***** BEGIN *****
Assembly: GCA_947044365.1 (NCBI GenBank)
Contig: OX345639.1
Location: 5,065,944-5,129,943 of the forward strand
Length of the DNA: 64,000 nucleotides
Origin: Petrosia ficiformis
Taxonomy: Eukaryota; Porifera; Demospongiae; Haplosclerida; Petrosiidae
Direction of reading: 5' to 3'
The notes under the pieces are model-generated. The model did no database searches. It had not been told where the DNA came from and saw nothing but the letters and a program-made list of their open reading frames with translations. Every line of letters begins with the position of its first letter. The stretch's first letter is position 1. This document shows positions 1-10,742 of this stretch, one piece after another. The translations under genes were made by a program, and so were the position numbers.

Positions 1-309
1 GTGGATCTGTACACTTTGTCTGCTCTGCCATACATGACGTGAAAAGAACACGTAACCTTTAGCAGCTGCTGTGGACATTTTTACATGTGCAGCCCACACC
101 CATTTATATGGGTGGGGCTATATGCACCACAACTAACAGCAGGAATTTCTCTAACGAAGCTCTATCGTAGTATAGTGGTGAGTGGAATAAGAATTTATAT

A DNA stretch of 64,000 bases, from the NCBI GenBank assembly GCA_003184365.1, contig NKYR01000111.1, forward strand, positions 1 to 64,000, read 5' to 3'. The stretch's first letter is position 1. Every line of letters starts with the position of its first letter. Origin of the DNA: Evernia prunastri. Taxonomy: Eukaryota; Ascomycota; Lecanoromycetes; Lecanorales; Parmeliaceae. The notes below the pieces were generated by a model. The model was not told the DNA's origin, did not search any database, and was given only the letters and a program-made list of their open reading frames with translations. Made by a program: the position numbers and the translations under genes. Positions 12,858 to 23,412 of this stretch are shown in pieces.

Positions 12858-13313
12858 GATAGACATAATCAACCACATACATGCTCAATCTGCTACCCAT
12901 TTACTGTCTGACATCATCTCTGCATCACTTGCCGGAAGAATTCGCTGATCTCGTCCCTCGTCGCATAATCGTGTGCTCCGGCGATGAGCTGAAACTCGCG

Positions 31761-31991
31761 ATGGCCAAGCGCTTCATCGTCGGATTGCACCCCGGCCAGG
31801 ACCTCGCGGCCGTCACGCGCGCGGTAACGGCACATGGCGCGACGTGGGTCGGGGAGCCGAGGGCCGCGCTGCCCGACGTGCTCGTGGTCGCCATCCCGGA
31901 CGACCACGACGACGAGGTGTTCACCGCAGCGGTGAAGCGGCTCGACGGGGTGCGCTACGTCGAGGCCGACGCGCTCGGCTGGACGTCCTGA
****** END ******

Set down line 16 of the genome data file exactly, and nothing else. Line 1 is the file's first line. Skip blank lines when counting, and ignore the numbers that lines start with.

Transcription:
Positions 31761-31991